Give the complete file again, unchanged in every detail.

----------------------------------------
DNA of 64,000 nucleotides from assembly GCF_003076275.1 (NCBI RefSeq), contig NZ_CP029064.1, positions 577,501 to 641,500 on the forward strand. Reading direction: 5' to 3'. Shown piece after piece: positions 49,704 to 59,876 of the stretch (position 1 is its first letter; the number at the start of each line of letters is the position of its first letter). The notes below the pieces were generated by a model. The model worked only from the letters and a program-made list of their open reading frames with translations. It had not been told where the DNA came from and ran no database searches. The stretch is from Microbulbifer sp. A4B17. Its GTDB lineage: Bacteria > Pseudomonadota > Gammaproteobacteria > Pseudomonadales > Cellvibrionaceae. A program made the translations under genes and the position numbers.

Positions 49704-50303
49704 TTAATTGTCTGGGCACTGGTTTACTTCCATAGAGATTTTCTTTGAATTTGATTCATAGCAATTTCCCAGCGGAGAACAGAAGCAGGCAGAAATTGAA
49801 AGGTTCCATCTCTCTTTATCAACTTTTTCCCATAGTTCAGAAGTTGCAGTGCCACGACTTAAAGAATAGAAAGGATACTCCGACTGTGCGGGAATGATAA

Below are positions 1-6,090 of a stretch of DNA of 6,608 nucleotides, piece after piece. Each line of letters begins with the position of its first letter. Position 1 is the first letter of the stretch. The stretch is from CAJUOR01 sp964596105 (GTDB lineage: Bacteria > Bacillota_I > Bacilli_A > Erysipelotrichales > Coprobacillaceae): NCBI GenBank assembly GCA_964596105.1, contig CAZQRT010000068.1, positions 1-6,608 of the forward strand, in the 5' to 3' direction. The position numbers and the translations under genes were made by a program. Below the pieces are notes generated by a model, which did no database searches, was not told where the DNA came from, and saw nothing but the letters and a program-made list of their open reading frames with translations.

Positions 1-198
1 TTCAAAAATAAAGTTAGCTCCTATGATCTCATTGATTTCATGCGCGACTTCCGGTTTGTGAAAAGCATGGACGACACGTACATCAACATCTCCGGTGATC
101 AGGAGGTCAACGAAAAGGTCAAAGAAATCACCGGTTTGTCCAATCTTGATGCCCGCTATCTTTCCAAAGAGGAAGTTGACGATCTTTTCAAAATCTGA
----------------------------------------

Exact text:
DNA of 64,000 nucleotides from assembly GCF_003076275.1 (NCBI RefSeq), contig NZ_CP029064.1, positions 577,501 to 641,500 on the forward strand. Reading direction: 5' to 3'. Shown piece after piece: positions 49,704 to 59,876 of the stretch (position 1 is its first letter; the number at the start of each line of letters is the position of its first letter). The notes below the pieces were generated by a model. The model worked only from the letters and a program-made list of their open reading frames with translations. It had not been told where the DNA came from and ran no database searches. The stretch is from Microbulbifer sp. A4B17. Its GTDB lineage: Bacteria > Pseudomonadota > Gammaproteobacteria > Pseudomonadales > Cellvibrionaceae. A program made the translations under genes and the position numbers.

Positions 49704-50303
49704 TTAATTGTCTGGGCACTGGTTTACTTCCATAGAGATTTTCTTTGAATTTGATTCATAGCAATTTCCCAGCGGAGAACAGAAGCAGGCAGAAATTGAA
49801 AGGTTCCATCTCTCTTTATCAACTTTTTCCCATAGTTCAGAAGTTGCAGTGCCACGACTTAAAGAATAGAAAGGATACTCCGACTGTGCGGGAATGATAA

Below are positions 1-6,090 of a stretch of DNA of 6,608 nucleotides, piece after piece. Each line of letters begins with the position of its first letter. Position 1 is the first letter of the stretch. The stretch is from CAJUOR01 sp964596105 (GTDB lineage: Bacteria > Bacillota_I > Bacilli_A > Erysipelotrichales > Coprobacillaceae): NCBI GenBank assembly GCA_964596105.1, contig CAZQRT010000068.1, positions 1-6,608 of the forward strand, in the 5' to 3' direction. The position numbers and the translations under genes were made by a program. Below the pieces are notes generated by a model, which did no database searches, was not told where the DNA came from, and saw nothing but the letters and a program-made list of their open reading frames with translations.

Positions 1-198
1 TTCAAAAATAAAGTTAGCTCCTATGATCTCATTGATTTCATGCGCGACTTCCGGTTTGTGAAAAGCATGGACGACACGTACATCAACATCTCCGGTGATC
101 AGGAGGTCAACGAAAAGGTCAAAGAAATCACCGGTTTGTCCAATCTTGATGCCCGCTATCTTTCCAAAGAGGAAGTTGACGATCTTTTCAAAATCTGA